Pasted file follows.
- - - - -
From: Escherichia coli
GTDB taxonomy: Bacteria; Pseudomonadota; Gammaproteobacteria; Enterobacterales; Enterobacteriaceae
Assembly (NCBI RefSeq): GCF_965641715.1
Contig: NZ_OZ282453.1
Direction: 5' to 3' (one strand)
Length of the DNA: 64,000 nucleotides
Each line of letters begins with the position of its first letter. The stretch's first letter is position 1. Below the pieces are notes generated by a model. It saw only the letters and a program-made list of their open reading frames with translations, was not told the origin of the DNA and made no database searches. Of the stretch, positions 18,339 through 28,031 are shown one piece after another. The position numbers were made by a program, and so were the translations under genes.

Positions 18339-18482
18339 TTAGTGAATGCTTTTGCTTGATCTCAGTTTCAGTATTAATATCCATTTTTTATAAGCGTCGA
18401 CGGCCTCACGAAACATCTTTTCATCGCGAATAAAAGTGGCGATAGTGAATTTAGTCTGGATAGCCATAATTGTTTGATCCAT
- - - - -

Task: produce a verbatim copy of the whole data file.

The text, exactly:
From: Escherichia coli
GTDB taxonomy: Bacteria; Pseudomonadota; Gammaproteobacteria; Enterobacterales; Enterobacteriaceae
Assembly (NCBI RefSeq): GCF_965641715.1
Contig: NZ_OZ282453.1
Direction: 5' to 3' (one strand)
Length of the DNA: 64,000 nucleotides
Each line of letters begins with the position of its first letter. The stretch's first letter is position 1. Below the pieces are notes generated by a model. It saw only the letters and a program-made list of their open reading frames with translations, was not told the origin of the DNA and made no database searches. Of the stretch, positions 18,339 through 28,031 are shown one piece after another. The position numbers were made by a program, and so were the translations under genes.

Positions 18339-18482
18339 TTAGTGAATGCTTTTGCTTGATCTCAGTTTCAGTATTAATATCCATTTTTTATAAGCGTCGA
18401 CGGCCTCACGAAACATCTTTTCATCGCGAATAAAAGTGGCGATAGTGAATTTAGTCTGGATAGCCATAATTGTTTGATCCAT